Are your brakes squeaking, squealing, or grinding? Don’t let the problem continue! You can often make an educated guess about brake problems with your ears, as different brake problems have different noises. Here’s what you need to know.
Most everyone’s heard of a ‘lemon law’. Designed to protect consumers from defective products, lemon laws often require automakers to buy back a bad vehicle (a lemon). If, for example, a vehicle under warranty has a problem that can’t be repaired after a few attempts (often 3 or 4), and/or spends more than a certain amount of time awaiting repairs (typically 30), it can be designated a lemon. The vehicle manufacturer must then offer to buy back the lemon (you can learn more about how lemon laws work here).
These lemon laws are on the books in every state in the USA, and they’ve been used by thousands of people to effectively “undue” the purchase of a poorly manufactured vehicle. However, automakers are trying to bypass these lemon laws by piggybacking on to mandatory arbitration clauses hidden in most dealership vehicle purchase agreements. Not only is this practice common (almost all dealers have mandatory arbitration clauses in their contracts), but it’s also being used to limit consumer’s rights to participate in class action lawsuits.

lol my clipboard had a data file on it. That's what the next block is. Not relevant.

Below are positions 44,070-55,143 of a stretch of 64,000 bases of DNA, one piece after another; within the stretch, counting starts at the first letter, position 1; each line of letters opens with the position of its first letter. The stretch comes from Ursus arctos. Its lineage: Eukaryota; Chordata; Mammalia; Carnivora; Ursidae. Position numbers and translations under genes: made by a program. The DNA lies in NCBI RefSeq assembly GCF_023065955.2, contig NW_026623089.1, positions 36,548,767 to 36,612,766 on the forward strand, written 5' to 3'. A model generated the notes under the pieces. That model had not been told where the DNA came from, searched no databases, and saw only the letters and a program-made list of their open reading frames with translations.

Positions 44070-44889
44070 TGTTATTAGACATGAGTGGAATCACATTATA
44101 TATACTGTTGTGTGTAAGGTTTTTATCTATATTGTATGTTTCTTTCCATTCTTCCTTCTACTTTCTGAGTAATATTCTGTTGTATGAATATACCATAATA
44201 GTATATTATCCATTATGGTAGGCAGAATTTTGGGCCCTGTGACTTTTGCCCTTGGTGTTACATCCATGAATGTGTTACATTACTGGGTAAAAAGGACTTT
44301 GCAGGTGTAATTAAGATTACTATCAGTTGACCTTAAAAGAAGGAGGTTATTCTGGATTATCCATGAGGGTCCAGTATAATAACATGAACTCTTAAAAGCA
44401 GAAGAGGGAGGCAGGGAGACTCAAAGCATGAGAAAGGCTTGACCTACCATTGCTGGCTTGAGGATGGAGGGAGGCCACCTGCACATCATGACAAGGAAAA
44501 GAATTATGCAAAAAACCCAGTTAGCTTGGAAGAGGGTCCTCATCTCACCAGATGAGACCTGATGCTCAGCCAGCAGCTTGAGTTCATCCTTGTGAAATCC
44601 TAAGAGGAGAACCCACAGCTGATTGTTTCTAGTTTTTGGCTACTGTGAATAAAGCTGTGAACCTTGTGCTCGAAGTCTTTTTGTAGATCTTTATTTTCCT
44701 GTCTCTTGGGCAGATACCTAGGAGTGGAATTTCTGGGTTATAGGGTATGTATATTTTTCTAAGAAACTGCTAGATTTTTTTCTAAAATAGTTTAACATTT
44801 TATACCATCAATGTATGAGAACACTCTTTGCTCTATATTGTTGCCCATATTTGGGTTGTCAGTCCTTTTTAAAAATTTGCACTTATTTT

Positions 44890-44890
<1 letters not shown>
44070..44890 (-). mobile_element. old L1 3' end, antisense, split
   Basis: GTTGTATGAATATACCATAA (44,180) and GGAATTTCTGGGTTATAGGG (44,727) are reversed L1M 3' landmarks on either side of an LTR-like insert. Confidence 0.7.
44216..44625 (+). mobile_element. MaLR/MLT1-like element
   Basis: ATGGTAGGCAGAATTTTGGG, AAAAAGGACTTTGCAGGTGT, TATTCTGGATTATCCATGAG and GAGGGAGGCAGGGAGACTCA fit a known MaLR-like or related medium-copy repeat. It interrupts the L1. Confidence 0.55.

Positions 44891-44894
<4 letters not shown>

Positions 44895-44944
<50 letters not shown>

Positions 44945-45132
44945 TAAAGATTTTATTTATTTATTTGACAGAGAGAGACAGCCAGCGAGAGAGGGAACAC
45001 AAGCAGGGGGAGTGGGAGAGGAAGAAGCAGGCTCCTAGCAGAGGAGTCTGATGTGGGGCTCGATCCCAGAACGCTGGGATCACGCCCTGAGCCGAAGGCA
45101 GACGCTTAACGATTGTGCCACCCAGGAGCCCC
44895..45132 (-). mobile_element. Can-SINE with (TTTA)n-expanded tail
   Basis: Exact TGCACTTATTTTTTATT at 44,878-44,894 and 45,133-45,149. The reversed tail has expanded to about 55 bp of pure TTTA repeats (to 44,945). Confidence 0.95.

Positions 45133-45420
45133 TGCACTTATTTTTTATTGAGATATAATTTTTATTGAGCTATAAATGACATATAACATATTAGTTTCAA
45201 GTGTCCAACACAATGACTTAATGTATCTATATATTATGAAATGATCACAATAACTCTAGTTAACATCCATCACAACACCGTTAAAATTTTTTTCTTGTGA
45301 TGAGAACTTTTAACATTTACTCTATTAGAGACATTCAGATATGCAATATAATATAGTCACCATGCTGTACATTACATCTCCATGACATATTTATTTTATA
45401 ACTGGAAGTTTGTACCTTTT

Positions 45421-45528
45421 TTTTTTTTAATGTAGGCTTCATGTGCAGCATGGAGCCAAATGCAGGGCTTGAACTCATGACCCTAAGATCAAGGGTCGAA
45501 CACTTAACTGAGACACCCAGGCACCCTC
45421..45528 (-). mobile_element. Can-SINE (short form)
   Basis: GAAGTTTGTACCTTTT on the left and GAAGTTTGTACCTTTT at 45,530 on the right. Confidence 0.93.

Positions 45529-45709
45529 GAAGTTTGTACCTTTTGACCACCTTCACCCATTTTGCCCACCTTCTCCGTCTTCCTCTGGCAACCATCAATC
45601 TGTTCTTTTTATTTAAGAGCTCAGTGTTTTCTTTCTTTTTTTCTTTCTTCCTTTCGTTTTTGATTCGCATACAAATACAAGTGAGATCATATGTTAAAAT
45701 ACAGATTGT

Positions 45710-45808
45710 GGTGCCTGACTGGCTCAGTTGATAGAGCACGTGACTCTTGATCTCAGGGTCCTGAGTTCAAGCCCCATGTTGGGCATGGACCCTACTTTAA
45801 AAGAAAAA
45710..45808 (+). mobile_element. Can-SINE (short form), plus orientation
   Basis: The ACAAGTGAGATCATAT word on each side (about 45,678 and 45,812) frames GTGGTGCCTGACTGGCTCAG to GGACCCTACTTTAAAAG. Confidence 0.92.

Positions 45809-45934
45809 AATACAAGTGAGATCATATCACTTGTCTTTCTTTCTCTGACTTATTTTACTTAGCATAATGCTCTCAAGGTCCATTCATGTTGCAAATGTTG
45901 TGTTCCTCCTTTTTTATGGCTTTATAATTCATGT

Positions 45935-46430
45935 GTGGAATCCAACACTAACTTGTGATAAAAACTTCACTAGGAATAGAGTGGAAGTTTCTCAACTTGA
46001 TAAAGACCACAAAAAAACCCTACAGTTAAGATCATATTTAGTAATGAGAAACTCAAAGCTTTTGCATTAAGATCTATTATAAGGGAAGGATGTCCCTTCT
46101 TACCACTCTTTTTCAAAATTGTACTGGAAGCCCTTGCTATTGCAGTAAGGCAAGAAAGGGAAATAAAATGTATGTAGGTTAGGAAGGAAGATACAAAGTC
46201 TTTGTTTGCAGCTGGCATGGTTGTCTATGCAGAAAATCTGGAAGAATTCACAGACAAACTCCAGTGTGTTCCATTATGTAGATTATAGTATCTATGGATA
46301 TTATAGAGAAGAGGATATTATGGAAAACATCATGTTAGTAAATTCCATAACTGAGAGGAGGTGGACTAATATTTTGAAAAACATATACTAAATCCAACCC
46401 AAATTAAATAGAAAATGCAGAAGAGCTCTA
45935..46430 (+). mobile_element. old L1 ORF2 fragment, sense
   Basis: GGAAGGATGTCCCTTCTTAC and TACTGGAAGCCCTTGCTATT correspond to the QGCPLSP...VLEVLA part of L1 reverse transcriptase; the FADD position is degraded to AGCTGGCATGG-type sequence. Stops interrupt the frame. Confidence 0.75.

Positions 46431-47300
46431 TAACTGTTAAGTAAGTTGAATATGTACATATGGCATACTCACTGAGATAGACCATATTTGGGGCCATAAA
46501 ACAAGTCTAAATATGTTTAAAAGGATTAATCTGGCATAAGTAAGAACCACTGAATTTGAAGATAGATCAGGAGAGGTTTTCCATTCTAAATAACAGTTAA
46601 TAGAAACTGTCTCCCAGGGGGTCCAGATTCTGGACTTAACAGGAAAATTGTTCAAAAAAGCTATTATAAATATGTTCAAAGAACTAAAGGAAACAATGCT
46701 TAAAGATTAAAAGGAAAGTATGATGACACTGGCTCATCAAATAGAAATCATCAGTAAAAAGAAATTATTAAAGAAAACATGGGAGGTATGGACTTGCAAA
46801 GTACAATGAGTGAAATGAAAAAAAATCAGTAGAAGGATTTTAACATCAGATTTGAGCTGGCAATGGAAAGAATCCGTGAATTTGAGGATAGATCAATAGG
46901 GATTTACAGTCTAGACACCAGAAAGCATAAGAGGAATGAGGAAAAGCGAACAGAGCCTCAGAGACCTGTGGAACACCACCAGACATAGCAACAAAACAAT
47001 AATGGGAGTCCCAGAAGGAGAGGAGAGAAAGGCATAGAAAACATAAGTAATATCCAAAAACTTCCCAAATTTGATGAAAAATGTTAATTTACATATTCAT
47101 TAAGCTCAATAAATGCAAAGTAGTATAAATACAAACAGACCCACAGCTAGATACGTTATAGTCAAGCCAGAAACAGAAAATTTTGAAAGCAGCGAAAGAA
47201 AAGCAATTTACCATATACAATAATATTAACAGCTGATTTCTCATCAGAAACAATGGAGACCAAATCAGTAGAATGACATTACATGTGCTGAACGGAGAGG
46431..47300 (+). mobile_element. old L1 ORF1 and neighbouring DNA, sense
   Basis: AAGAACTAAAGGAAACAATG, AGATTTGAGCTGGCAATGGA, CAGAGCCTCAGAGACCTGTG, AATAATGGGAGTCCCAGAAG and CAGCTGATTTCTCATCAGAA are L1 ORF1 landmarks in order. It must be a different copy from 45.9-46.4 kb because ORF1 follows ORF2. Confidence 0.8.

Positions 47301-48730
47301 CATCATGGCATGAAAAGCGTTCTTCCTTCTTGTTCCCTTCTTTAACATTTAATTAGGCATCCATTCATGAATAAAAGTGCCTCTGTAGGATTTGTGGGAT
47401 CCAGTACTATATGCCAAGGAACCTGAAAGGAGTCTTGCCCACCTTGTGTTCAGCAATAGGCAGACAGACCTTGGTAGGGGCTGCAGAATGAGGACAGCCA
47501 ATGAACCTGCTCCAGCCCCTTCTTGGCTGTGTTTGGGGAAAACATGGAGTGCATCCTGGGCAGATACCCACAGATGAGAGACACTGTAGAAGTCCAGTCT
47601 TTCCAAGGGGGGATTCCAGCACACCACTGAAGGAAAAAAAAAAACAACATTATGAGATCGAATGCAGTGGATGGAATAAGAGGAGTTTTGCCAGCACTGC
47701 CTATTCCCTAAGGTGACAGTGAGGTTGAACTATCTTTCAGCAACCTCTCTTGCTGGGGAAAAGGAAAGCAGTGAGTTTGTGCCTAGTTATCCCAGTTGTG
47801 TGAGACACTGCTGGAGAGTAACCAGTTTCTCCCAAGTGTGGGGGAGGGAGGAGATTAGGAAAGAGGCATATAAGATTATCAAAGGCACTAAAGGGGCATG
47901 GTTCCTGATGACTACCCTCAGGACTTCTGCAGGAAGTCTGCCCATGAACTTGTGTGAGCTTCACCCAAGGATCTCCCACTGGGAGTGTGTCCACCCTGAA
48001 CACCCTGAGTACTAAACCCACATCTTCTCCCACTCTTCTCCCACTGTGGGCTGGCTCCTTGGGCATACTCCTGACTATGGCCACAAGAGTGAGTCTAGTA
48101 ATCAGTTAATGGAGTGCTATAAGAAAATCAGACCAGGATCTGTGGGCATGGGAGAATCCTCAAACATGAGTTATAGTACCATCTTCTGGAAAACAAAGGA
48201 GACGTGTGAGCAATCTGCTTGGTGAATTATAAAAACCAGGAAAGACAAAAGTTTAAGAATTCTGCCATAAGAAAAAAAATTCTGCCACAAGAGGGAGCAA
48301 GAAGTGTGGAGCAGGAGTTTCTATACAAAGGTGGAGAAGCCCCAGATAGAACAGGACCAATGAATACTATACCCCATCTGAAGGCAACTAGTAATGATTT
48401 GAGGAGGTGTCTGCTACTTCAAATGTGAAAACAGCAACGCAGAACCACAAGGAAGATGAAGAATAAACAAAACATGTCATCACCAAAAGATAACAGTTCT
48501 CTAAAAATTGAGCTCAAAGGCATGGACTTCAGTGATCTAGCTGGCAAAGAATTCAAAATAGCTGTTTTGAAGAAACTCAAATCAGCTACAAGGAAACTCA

Basically, automakers are offering consumers a false choice: If you want a new car, you have to agree not to sue us. If you don’t want to forgo your legal right to sue, than you can’t buy a new car.
A new Canadian study reveals that a woman is more at risk of being in a serious car accident during her 2nd trimester of pregnancy. Researchers discovered that compared with pre-pregnancy, a woman’s risk of being in a traffic accident in her second trimester of pregnancy jumped 42 percent. During the third trimester, it dropped again, so this is a strange and startling pattern.
Have you always wanted to show off your writing skills and knowledge of your favorite automotive topics? Do you read articles about cars online and think of ways you could improve them?
Selling your car might seem like a wise move when you’re experiencing a financial crisis and in some cases it might actually be. However, as a general rule it will prove advantageous to hold onto your car for the time being because your vehicle is very valuable in times of financial duress.